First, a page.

Nowadays… it’s not so unusual to trip over a chair. Even in broad daylight. Simply because we’ve build so many of them.

Same thing goes for God.
Ten thousand years ago, we didn’t have the concept yet.
Now, we have to deal with the consequences of us having already ‘killed’ Him.

 

Basically, ‘doing business’ means obtaining sustenance by being useful to other people.
As opposed to hunting/picking/growing your own food, building your own shelter and using pelts to cover your back.

‘Doing business’ obviously implies trading. Raw materials are being transformed to fit the needs of the intended customers, transported to where they are needed and offered to those who might buy them.

For this process to take place, ‘business’ needs far more than entrepreneurs, customers raw material and workforce.

It needs a suitable environment.

It needs roads, markets – not only ‘stable’ but also safe, and – maybe the most important thing, it needs the right kind of ‘popular sentiment’.
For business to work as intended, people need to have faith in each-other.

Yep, faith!

Who would eat in a restaurant without trusting that the cook hadn’t spit in the soup?
Who would buy a car to drive their children to school without actually believing that the car had been built as it should have been?
Who would even drive on a two way road without believing that the drivers going in the opposite direction will stay on their side of the road?

And do you really think that German farmers of yore – who had enjoyed a relative safety while working their own land, living at the bosom of an extended family and being personally acquainted with all the members of the community,  would have gladly come to the ‘unknown’ city to become industrial workers  during Bismark’s ‘reign’ without the ‘safety net’ extended by the Chancellor?

Taxes are the manner in which we pay for all these.
But they are much more than this.
The willingness of the people to pay taxes means that they have faith that the money will be well spent. That they have faith that those in charge will spend the money wisely and that, in the end, those in charge will be held accountable.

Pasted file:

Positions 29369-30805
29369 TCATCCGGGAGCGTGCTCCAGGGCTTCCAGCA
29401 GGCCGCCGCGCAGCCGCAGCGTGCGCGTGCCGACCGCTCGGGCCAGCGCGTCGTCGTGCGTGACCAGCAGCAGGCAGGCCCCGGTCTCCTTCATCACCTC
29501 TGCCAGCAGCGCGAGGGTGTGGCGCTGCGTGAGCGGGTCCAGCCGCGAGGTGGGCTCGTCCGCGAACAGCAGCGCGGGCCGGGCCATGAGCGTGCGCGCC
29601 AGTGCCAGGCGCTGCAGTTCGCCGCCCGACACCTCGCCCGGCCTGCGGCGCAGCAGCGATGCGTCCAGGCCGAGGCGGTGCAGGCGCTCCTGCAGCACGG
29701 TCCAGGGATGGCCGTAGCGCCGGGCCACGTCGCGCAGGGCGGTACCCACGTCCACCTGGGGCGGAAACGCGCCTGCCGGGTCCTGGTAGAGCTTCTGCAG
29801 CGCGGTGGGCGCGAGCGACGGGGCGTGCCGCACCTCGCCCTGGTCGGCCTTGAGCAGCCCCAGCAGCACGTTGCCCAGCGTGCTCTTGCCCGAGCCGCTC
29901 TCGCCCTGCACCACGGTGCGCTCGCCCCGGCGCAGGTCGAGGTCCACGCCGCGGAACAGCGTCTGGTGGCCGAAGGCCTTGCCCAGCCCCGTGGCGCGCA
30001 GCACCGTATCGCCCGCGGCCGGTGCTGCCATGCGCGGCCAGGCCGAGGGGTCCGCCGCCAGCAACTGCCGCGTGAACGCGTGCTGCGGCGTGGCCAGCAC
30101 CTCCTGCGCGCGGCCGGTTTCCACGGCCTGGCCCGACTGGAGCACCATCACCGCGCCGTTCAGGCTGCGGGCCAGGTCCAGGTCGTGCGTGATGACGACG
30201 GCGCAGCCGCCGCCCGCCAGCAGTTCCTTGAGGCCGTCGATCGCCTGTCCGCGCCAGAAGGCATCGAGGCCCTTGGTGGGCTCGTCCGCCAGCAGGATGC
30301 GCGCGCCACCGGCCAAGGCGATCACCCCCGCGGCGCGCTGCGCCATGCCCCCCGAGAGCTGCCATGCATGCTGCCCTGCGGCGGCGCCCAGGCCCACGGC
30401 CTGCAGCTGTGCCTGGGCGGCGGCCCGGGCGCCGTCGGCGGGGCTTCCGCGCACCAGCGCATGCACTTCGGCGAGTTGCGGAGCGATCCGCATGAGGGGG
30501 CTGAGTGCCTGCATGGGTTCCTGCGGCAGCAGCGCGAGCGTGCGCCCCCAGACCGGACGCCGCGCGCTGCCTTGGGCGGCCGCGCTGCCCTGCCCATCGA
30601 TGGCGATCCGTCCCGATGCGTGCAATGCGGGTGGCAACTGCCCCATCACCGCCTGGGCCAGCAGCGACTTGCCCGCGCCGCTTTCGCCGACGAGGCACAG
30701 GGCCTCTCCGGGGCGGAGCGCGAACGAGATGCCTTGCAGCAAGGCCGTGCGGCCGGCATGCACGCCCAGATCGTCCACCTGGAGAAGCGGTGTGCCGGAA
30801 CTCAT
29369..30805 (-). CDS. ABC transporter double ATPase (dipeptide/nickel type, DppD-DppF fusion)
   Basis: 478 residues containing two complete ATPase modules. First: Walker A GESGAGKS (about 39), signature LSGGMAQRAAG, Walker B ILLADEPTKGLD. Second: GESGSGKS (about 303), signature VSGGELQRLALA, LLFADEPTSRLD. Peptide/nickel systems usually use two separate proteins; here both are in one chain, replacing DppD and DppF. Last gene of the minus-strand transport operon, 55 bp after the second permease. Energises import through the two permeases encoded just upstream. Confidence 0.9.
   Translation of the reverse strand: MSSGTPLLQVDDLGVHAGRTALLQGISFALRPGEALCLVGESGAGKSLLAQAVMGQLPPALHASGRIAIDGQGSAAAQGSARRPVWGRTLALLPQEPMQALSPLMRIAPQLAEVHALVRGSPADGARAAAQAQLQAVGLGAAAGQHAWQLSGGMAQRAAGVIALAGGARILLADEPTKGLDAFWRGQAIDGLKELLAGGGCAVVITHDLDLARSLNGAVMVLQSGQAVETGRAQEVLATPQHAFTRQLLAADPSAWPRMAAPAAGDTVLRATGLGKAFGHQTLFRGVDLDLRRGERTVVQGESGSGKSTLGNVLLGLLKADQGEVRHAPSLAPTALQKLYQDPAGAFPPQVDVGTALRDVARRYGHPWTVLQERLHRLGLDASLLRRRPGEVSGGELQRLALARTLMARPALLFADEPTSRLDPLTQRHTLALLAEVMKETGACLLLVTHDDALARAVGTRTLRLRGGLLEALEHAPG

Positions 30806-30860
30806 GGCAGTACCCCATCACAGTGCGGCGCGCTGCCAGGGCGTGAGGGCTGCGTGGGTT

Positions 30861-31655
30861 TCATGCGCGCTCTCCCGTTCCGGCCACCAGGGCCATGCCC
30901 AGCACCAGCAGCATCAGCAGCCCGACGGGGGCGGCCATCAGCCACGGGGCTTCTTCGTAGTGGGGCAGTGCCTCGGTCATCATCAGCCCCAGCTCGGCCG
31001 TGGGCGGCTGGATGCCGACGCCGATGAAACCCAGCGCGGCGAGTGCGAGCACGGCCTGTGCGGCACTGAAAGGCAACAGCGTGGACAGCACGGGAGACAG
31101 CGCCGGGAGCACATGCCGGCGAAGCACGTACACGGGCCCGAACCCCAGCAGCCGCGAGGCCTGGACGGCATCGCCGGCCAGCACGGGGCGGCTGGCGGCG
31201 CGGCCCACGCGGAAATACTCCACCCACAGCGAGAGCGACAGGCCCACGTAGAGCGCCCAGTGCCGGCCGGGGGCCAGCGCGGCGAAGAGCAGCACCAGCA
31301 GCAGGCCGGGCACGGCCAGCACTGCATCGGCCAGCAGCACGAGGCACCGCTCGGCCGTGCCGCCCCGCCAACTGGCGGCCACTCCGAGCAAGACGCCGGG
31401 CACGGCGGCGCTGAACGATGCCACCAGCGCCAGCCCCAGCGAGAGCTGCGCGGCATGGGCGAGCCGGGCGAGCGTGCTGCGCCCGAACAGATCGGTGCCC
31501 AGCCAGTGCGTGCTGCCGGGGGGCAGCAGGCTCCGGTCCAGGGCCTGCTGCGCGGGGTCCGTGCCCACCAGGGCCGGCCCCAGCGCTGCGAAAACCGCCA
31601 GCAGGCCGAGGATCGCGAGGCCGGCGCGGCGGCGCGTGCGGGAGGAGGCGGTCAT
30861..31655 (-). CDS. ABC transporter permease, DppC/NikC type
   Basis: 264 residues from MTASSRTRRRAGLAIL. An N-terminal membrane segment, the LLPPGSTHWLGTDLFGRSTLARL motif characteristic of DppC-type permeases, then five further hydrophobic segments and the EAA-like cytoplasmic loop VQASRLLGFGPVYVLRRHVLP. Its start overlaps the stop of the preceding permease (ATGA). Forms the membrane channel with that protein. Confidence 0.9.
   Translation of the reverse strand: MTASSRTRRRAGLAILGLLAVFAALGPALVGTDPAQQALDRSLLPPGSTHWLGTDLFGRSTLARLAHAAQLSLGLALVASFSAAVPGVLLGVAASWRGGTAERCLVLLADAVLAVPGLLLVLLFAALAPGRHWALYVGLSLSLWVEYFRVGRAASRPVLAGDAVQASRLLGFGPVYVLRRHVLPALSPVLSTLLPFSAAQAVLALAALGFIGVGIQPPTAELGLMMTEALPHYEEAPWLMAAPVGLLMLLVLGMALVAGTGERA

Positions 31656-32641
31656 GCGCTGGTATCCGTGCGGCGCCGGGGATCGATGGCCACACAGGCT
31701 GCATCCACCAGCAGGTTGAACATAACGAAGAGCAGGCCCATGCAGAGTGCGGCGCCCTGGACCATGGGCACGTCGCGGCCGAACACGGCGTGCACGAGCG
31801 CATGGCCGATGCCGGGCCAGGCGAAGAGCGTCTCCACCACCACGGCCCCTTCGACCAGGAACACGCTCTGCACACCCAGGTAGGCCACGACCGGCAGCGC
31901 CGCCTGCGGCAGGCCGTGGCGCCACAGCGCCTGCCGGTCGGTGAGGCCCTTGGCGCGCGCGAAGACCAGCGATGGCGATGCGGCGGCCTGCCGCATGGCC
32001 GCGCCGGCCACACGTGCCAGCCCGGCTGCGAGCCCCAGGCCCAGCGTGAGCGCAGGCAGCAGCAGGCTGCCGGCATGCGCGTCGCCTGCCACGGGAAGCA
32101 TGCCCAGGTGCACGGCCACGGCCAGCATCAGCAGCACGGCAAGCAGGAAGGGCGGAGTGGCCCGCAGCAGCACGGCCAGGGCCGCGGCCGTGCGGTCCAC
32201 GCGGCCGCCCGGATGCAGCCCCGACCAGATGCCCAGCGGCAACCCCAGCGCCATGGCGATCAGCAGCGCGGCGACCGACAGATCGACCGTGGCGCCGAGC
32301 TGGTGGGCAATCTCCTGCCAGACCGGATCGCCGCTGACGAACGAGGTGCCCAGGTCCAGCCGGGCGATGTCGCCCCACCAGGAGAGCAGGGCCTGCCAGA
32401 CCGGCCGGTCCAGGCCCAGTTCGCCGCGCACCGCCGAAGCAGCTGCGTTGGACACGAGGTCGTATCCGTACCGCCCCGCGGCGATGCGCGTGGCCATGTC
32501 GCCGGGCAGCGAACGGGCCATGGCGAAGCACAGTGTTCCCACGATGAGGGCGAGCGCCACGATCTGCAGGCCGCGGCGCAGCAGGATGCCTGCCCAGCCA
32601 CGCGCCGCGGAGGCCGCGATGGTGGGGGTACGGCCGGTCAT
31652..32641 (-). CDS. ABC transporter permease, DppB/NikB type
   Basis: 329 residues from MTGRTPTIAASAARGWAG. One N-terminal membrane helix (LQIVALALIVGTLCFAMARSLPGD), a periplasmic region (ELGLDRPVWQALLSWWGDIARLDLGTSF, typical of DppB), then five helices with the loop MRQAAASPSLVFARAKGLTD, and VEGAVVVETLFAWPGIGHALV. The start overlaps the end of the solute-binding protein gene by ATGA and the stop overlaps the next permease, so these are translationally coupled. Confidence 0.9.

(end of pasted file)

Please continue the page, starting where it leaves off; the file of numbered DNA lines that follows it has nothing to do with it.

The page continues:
Whenever any of the parties involved in this deal – or both at the same time, no longer trusts the other to do its part of the deal – or tries to use their position to access undue benefits… things go south. Way south.

Just as it happens in any other deal.

“All power tends to corrupt; absolute power corrupts absolutely” Lord Acton.

“If the benevolent ruler stays in power long enough, he eventually concludes that power and wisdom are the same thing. And as he possesses power, he must also possess wisdom. He becomes converted to the seductive thesis that election to public office endows the official with both power and wisdom. At this point, he begins to lose his ability to distinguish between what is morally right and what is politically expedient.”

Ben Moreell, Power Corrupts, 2010

“All governments suffer a recurring problem: Power attracts pathological personalities. It is not that power corrupts but that it is magnetic to the corruptible.”

Frank Herbert, Chapterhouse: Dune

According to Lord Acton, given enough time, even the most benevolent ruler will, if his opinions go unchallenged, ‘loose his bearings’.
According to Herbert, we’re in an even worse situation. Chances are very slim for a benevolent ruler to even become powerful enough to make a difference… before being overwhelmed by corruption…

Then how come we survived for so long? For so much time?

First of all, until recently, no ruler – regardless of how corrupt/inept or even how powerful, had no means to inflict more than a passing wound to ‘humanhood’. During the last five centuries, things have changed a bit… And no, this is not exclusively about the nuclear button. Cortez, Pizzaro, the African slave traders, Hitler, Stalin and those who had produced the 2008 financial melt down hadn’t used very sophisticated tools…
Secondly, I’m not sure there are nearly enough really bad characters to explain all the man made evil in the world.

Then how could we explain what’s going on?

“If the benevolent ruler stays in power long enough, he eventually concludes that power and wisdom are the same thing. And as he possesses power, he must also possess wisdom.”

Ups!
But does this happen?
The ruler slowly convinces himself or the whole thing is a consequence of the contemporary mantra?
That being elected to office means having beaten your opponents! As if politics were a sort of generalized fighting, not a cooperative effort of the entire community…
Which would, indeed, lead any rational agent to the conclusion that the longer somebody survives in a powerful position, the more ‘right’ he must be…

Then what would be easier to change?
The rational conclusion of those who survive in powerful positions or our current misapprehension about what politics should be?